Most North American analyses of the coup – left and mainstream – foreground the social-democratic reforms that Zelaya had put forward, between 2006-2009, and imagine that the coup was an interruption of Zelaya’s attempts to re-orient the country away from neoliberalism and towards the Bolivarian alternative.  Left and mainstream observers tend to disagree on whether that was a good or bad thing; but, either way, Zelaya is credited as the leader of a left populist project of reform, and the dramatic resistance movement that captured international headlines after the coup is read as a spontaneous response to the military’s move against a beloved leader.  Consequently, Zelaya’s return to Honduras in 2011 has meant that even less international attention and solidarity is directed at Honduras, since the struggle is imagined to be centred around Zelaya himself, who has been allowed to go home.  However, his term in office would much better be understood as the culmination – not the start – of a long period of reorganizing and rebuilding of social movements in this country that had, by the time Zelaya took power, already reached levels of mobilization not seen since the 1970s.


The militarization of Honduras under the U.S. occupation in the 1980s, and the repression and death-squad activity that accompanied it, significantly weakened much of the radical left and the impressive campesino organizing that had characterized the period from the 1950s-1970s.  As a result, there was limited capacity to muster up opposition to the imposition of neoliberalism in the 1990s, especially as the Callejas government was setting up alternative parallel structures to existing social organizations in order to weaken and divide the movement.  So the hammer of structural adjustment, privatizations, foreign concessions, theft of campesino and Indigenous land, cuts to social and state services and infrastructure, and other austerity measures fell hard on Hondurans already reeling from the violence and insecurity of the 1980s.  The devastating consequences of Hurricane Mitch in 1998 – during which 11,000 people were killed and upwards of 2 million displaced, most of them suburban poor who had fled the countryside desperate for work in the city and were living in flimsy shantytown dwellings on recently deforested hills outside the capital – were as clear a signal as any that conditions in Honduras had become intolerable.

It is no surprise, then, that it was around this time that a new generation of social movements was beginning to consolidate itself, initially in regional activist organizations based loosely around the different departments, or provinces, of the country, from the Asamblea Popular Permanente (APP) in El Progreso to the Cansejo Cívico de Organizaciones Populares y Indígenas de Honduras (COPINH) in Intibucá to the Bloque Popular around the capital region.  Many of these organizations began linking up in the late 1990s and organized coordinated actions in the early 2000s, including a dramatic blockade of the four main highways into Tegucigalpa in 2003.  The blockade was held from 4am until 2pm, at which point it proceeded to the National Congress to confront then-President Maduro directly.  The success of this demonstration encouraged further cooperation, and thus was created the Coordinadora Nacional de Resistencia Popular (CNRP).  If this sounds familiar, it is because it was precisely this structure that was converted into the FNRP in the months following the coup.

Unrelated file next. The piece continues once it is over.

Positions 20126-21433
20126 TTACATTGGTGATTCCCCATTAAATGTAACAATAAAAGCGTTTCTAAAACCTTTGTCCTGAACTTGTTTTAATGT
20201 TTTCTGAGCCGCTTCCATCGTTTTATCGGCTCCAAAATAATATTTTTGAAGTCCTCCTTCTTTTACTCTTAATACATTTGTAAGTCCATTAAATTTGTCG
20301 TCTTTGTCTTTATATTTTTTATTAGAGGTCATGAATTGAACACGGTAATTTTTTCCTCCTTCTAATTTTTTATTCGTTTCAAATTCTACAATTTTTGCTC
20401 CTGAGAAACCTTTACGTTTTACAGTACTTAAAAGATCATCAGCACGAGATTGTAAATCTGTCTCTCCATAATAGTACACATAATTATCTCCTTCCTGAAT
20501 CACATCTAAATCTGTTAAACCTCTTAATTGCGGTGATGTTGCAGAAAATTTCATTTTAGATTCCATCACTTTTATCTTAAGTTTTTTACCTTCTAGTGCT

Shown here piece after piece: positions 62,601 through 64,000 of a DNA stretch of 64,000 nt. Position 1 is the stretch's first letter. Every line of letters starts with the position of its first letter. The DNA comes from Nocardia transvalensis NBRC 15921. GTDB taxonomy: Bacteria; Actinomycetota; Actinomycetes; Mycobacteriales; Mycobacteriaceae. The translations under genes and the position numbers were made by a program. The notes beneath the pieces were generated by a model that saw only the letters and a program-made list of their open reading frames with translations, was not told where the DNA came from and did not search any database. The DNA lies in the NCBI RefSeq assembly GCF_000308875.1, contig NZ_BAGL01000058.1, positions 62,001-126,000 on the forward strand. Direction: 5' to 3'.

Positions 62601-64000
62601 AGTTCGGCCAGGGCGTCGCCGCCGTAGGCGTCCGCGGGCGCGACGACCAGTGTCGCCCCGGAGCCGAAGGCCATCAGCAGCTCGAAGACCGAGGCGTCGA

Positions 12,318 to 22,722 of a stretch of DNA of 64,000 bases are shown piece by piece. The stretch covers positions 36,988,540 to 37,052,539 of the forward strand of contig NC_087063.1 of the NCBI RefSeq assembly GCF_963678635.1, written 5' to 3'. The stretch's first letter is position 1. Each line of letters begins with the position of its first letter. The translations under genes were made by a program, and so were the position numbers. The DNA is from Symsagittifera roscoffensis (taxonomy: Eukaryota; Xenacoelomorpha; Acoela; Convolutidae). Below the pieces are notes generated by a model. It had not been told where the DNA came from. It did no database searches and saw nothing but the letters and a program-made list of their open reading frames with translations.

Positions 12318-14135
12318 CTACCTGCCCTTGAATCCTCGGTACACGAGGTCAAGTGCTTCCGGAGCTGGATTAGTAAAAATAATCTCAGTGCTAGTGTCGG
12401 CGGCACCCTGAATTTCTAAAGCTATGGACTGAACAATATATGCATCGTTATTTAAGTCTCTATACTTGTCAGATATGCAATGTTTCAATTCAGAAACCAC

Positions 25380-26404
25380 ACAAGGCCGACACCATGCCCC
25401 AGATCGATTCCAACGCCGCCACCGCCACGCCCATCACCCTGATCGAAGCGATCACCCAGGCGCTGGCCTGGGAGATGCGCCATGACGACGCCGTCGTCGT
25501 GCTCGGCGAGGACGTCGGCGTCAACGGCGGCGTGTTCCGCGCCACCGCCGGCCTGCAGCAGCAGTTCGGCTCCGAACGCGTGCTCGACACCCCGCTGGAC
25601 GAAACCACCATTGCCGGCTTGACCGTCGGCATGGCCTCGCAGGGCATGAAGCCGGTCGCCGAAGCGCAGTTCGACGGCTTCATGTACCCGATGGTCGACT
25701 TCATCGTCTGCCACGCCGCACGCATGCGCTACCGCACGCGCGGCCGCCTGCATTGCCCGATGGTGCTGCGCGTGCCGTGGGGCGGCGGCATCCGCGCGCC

The CNRP rotated its leadership between its different member groups.  I spoke with Juan Barahona, who was the coordinator of the Bloque Popular and became one of the central leaders of the FNRP after the coup.  “The social movement was not born with the coup,” he explained, “but strengthened by it.  We had been mobilized for a decade, we had fought against Mel Zelaya for two years.”[iv] There were over two hundred strikes in the first year of Zelaya’s term, including impressive shows of strength by the teachers’ unions, and many of the gains won by the social movements during Zelaya’s term – from the significant raising of the minimum wage to the moratorium on new mining concessions – were products of the burgeoning strength of the CNRP and associated groups in the social movement.  This is a piece often missed by those who imagine that Honduras’ dramatic uprising began in response to the coup, or out of loyalty to Zelaya himself.  Quite the contrary, before the coup, Zelaya had been the target of social movement pressure, not the leader of it.

Nevertheless, there is quickness in some circles of the North American left to cast Zelaya as a bourgeois opportunist who switched sides and took on the role of the ‘socialist cowboy’ when he ran afoul of the oligarchy and was deposed in the coup, and this reading is similarly misguided.  While Zelaya was a traditional politician who emerged as part of the Liberal Party at the height of the neoliberal push, his presidency was markedly different from the outset because, as Honduran sociologist Tomás Andino explained to me, Zelaya came from a fraction of the Honduran oligarchy that was being left behind by the embrace of neoliberalism and transnational capital.[v] As such, he quickly established a government that had different priorities from his predecessors and, significantly, his separation from the most powerful elements of the Honduran oligarchy and transnational capital meant that he needed to cultivate relationships with other elements of Honduran society.  This would prove to be of critical importance, because it explains Zelaya’s openness to building a less oppositional relationship with the social movements that had coalesced into the CNRP.